What is FM

 

The Next Generation

 

(The Enablers), video by German FM Service Providers promoting modern FM.

 

‘, 11 minute video by the network LOOFD of Dutch BSc educational institutes.

 

Even before the impact of the collapse of the world's financial systems was felt, the EuroFM's FM Futures Project had identified major trends affecting FM in Europe requiring fundamental change. The combined impact of demographic trends, climate change and advances in information society technologies was seen to present an unprecedented opportunity and challenge to the fledgling profession and industry, almost before it had established its credentials and found a leading position in organizations.

 

The agenda for European FM is set by both the Lisbon Agenda and the 'Europe 2020, a European strategy for smart, sustainable and inclusive growth' European Union strategy. European FM has to define its contribution in three main areas:

 

  • knowledge-based economy
  • sustainable growth and employment
  • social and environmental objectives

 

FM can be aligned with European policy and identifies forces for change shaping and integrating the physical, mental and virtual business environment. The FM Futures Project has created plausible scenarios and suggested implications for research, practice and education. The project calls for the next generation of FM to take a leading role in transforming organizations and contributing, in a sustainable way, to the European knowledge economy.

 

From EuroFM workshops and research seminars five views of the future were developed.

 

A vision- the desired future. FM takes a leading role in making Europe the most dynamic and competitive knowledge-based economy in the world. Becomes an influential partner and is able to clearly demonstrate its contribution to sustainable economic growth, the creation of more and better jobs and in promoting greater social cohesion and respect for the environment.

 

A strategy- a created future. EuroFM focuses on promoting open innovation and creativity in FM and realizes the power of its unique network of practitioners, researchers and educationalists for co-creating the environment in which social enterprise and individual talent can flourish.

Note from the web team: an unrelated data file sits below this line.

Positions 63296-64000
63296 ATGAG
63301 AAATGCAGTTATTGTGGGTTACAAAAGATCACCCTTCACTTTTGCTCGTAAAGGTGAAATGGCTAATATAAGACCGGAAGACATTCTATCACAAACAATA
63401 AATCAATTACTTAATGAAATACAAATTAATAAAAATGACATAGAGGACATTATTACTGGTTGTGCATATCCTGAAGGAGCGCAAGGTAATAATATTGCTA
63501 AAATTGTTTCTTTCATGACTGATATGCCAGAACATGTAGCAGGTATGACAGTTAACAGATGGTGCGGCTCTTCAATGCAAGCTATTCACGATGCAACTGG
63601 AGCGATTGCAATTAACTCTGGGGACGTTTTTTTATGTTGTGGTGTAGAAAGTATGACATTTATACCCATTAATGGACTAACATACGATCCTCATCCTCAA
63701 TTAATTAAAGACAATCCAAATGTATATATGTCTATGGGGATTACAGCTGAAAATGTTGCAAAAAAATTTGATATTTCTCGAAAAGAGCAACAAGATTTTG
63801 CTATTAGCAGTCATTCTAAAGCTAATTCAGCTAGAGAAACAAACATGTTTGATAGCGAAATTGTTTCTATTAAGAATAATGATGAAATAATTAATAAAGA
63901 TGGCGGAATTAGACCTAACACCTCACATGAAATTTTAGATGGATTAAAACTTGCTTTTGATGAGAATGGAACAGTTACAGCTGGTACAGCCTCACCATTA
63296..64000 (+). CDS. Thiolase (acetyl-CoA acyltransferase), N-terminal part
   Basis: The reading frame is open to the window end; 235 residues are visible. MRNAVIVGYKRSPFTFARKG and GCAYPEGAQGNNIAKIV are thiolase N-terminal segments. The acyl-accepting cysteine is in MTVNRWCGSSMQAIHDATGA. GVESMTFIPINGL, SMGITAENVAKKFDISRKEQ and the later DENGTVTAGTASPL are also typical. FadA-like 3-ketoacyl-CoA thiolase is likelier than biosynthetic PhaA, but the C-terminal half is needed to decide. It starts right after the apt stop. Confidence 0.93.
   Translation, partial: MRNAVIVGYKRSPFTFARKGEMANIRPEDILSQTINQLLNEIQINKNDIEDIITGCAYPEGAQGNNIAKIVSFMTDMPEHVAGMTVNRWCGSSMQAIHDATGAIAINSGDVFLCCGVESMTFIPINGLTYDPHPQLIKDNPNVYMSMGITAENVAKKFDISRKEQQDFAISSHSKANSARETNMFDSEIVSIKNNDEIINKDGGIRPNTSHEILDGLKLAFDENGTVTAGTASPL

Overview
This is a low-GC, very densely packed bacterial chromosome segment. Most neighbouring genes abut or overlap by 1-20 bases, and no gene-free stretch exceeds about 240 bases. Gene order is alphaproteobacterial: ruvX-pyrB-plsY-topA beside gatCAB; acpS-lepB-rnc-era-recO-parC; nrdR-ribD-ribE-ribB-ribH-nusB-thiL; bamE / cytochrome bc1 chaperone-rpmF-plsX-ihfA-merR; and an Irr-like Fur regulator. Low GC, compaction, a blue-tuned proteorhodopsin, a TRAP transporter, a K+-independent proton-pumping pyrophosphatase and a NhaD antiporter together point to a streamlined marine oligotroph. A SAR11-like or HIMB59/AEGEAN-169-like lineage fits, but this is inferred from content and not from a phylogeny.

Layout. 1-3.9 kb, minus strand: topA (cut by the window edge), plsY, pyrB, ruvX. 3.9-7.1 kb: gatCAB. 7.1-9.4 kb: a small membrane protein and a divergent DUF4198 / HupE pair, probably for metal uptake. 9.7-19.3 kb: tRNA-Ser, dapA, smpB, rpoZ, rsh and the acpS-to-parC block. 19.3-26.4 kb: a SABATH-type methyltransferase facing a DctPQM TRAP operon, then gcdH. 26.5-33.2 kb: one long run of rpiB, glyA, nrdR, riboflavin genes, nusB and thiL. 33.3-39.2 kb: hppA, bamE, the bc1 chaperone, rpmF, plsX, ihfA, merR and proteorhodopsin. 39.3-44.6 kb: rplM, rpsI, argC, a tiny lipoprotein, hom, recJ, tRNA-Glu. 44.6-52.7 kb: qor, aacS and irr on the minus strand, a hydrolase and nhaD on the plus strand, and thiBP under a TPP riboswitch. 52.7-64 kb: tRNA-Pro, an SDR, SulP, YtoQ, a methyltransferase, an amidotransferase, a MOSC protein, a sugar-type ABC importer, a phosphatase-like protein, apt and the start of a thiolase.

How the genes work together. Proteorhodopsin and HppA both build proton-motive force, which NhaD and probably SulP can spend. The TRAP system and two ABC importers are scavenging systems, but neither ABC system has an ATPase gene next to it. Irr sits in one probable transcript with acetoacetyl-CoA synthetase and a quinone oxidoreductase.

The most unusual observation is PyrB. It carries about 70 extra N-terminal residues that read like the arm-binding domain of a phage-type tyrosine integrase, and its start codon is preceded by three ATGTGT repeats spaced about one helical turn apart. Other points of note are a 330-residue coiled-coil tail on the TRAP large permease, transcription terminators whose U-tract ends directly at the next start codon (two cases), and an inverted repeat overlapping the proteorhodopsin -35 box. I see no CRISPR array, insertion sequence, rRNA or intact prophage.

Opportunities- a possible future. Recognizing the need for change. EuroFM member organizations combine with public, private and social partners in a European-wide initiative to manage and share knowledge and invest in a FM education and research in order to build a future for professional FM.

 

Assumptions- the probable future. FM fails to evolve and continues to respond to an agenda focused on short-term, factional interests of business and the market. Further commoditization of the products and services delivered in the name of FM become even more efficient, meeting strict cost and performance criteria, but adding no real value.

 

Discontinuities- an unexpected future. In a post-crunch era, conventional FM practice becomes increasingly irrelevant to societies ‘needs and is replaced by a community-based approach, responsive to the personal needs of users and enabled web-based technologies in a networked Europe.

 

The role of education and research in developing the knowledge, systems and skills needed for an unpredictable future is paramount. The inter-relationship amongst practicing managers, researchers and educators is the hallmark of EuroFM activity and the history of the European FM market. Although the FM Futures Project emerged from the needs of researchers to understand organizational issues and trends to which FM must contribute and respond, it is a vital component of the future programs across all groups and should be central to European FM future strategies.

 

Sources:

 

  • IFMA website, 2010
  • 'FM' by Jan Regterschot, 1988
  • 'Integrales FM' by Hans Kahlen, 1999
  • 'The Contribution of Business Services to Industrial Performance', European Commission, 1999
  • EN15221, CEN, 2002 - 2010
  • 'FM Futures, The Next Generation', EuroFM Research Project, 2009